CEM grad student Andy Berger works in the lab

The Center for Emergent Materials, an NSF MRSEC (CEM), is one of a national network of 23 MRSECs that foster active collaboration between universities and industry. CEM researchers work in teams to tackle nanoscale materials science problems too complex for researchers to solve alone. CEM was founded in 2008 and received renewed support totaling $17.9M from the National Science Foundation in 2014 to support it through 2020.

CEM puts Ohio State squarely in the top echelon of research universities with significant materials research programs. Our goal is to facilitate integrated research on emergent materials and phenomena in magneto-electronics to lay the practical foundation for creating new models for computing and information storage. This includes building both future oxide-based electronic devices that can perform multiple functions, and energy-efficient, fast computers that have integrated memory and logic. 

{Christopher Hammel, Director, CEM}

At a Glance

  • 115 faculty, undergraduate and graduate students, postdoctoral researchers, and staff members actively participate in center activities and research.

  • $295K annually to nucleate and nurture new, high-risk new materials research concepts.

  • $548K annually to increase participation in STEM fields, develop better teaching methods for STEM subjects and K-12 outreach.

  • 346 publications in peer-reviewed journals were cited over 2,302 times in scientific papers.

  • 56 PhD students graduated.


The CEM seeks to achieve the following fundamental advances in three specific condensed matter and materials research areas:

Spin-Orbit Coupling in Correlated Materials: Novel Phases and Phenomena: We are discovering and developing new paradigms and guiding principles arising from the interplay of spin-orbit coupling and correlations. A particular focus is advancing fundamental understanding of 4d and 5d oxides and magnetism in multi-orbital systems.

Control of 2D Electronic Structure and 1D Interfaces by Surface Patterning Group IV Graphane Analogues: CEM is creating new, single atom thick 2D materials reminiscent of graphene but composed of heavier group IV atoms. The overall goal is to realize robust, two-dimensional topological phases including quantum spin Hall and quantum anomalous Hall insulators with dissipationless edge currents. This requires understanding and controlling spin-orbit coupling, electronic band structure, and ferromagnetic ordering in these materials. Spatially patterning in 2D opens the exciting possibility of novel 1D interfaces.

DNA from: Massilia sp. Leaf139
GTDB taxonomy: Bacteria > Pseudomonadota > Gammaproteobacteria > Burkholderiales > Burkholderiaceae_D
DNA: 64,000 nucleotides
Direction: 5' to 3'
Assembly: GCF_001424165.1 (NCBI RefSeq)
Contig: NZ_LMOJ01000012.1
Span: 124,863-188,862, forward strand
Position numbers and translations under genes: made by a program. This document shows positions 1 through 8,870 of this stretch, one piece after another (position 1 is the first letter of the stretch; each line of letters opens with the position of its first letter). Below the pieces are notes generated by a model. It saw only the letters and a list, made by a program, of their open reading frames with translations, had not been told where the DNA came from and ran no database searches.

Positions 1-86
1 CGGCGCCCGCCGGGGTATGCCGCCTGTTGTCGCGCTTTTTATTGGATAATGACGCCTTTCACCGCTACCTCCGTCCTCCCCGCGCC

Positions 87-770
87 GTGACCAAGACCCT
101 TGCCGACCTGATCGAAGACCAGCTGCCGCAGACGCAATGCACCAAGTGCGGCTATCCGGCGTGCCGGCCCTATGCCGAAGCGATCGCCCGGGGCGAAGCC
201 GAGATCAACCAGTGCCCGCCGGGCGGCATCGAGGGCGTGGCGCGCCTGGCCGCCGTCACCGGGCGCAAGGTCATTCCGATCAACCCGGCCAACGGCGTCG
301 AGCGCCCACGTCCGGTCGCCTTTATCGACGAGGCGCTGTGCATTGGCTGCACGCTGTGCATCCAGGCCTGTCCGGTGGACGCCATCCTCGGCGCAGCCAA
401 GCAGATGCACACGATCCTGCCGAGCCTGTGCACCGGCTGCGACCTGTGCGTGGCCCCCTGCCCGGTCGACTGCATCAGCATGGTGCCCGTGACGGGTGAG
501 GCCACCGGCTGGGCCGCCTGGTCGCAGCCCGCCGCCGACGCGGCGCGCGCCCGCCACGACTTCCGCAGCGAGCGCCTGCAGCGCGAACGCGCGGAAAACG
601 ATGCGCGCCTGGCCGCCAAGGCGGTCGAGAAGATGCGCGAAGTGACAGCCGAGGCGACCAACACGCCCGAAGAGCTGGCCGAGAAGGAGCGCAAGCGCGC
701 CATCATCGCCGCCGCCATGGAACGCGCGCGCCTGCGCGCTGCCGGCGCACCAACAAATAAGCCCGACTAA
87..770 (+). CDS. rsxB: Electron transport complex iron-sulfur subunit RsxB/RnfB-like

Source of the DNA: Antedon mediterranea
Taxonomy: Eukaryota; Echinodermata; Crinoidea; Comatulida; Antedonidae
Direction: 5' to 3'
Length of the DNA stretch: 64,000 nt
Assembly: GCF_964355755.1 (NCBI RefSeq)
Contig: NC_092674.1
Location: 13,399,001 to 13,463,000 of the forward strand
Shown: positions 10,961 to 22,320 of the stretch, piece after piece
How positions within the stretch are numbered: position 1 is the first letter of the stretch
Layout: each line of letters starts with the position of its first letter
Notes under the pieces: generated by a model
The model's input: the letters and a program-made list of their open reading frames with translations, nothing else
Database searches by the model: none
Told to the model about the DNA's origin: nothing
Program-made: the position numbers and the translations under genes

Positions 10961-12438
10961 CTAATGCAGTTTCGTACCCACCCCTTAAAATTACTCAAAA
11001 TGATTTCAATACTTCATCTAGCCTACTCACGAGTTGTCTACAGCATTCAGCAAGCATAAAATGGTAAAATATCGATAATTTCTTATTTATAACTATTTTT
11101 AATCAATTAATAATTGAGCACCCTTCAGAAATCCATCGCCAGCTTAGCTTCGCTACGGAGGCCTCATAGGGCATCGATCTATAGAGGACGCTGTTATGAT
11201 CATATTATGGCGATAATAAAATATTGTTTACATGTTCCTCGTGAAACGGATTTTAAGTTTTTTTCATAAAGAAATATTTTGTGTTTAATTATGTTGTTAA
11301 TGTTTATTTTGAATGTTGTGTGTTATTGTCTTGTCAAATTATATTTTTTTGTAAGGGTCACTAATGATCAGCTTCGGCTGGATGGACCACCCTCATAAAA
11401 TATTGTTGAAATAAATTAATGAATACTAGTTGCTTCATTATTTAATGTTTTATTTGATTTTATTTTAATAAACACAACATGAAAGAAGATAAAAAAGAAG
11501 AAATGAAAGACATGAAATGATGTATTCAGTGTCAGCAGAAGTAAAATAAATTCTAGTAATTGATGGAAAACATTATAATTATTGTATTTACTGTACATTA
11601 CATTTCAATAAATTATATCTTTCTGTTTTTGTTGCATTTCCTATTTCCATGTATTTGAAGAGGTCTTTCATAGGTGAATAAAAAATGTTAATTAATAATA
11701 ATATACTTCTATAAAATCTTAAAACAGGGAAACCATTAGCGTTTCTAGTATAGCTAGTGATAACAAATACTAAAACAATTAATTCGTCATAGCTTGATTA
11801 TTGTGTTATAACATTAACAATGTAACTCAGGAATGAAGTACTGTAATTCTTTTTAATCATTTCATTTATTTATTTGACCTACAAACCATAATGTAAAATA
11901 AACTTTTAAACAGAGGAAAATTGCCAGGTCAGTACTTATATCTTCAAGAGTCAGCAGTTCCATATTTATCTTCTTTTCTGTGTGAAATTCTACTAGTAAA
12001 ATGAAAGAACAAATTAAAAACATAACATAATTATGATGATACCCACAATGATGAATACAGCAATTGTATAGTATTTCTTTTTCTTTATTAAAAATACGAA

Spin Flux Through Engineered Magnetic Textures: Thermal, Resonant, and Coherent Phenomena: We study fundamental aspects of spin transport in novel materials and structures via collective and coherent magnetic excitations that enable new regimes of highly efficient spin conduction. Researchers are investigating the generation, propagation, and detection of spin currents mediated by novel magnonic excitations and phonons in magnetic insulators, as well as spin-polarized and spin-orbit coupled electrons in conductors. The materials under investigation include ferromagnetic and antiferromagnetic insulators and semiconducting materials.


Education is an important component of CEM research activities. This includes enhancing graduate and advanced undergraduate condensed matter physics courses, active engagement with the physics Masters-to- PhD Bridge program, providing research opportunities to undergraduates, a high-school teacher professional development program, and K-12 outreach. A fulltime education/outreach coordinator works to build community-school partnerships and initiatives to enhance classroom education. The new Columbus State Community College Academic Year Research Internship is one such promising initiative. CEM participates in the annual Breakfast of Science Champions (BOSC), which brings middle-school students to campus to get a taste of real science that is real fun.

To fully engage students, especially those from underrepresented groups, a college-level Research Experiences for Undergraduates (REU) program has been developed, and CEM faculty were instrumental in the development of the Physics Masters-to-PhD Bridge Program. Additionally, education outreach is integrated within the CEM research activities, widening the Science Technology Engineering Math (STEM) “pipeline” and enhancing diversity in STEM.

CEM research significantly advances discovery and understanding in the field of spin-related physics, materials science and computational data storage.

{Christopher Hammel, Director, CEM}

Shared Experimental Facilities

  • Atomic and Magnetic Force Microscopy down to 4K in 14 Tesla
  • Crystal Growth
  • Crystallography
  • Chemical Vapor Deposition
  • Clean Room & Organic Clean Room
  • Electron Microscopy & Focused Ion Beam Milling
  • Magnetic Characterization and Microscopy
  • Materials Processing / Preparation
  • Microfabrication / Microelectronics
  • Optical Microscopy
  • Optical & e-beam Lithography
  • Magnetic Resonance Spectroscopy
  • Surface Preparation / Characterization
  • Thin Film Fabrication and Characterization
  • X-ray Diffraction


CEM has robust national and international collaborations with organizations like IFW-Dresden in Germany, Iowa State, University of Tennessee, Case Western, UCLA and UC Berkeley, to name a few. Industrial and commercial collaborations with companies such as HGST, a Western Digital company; IBM Research-Almaden; Lake Shore Cryotronics; Traycer Systems, Inc. and Entrotech Inc. improve both partners’ ability to translate technologies from the lab to the commercial sector. The next generation of researchers, through CEM undergraduate, graduate and postdoc educational programs, will translate innovative technologies into commercial successes.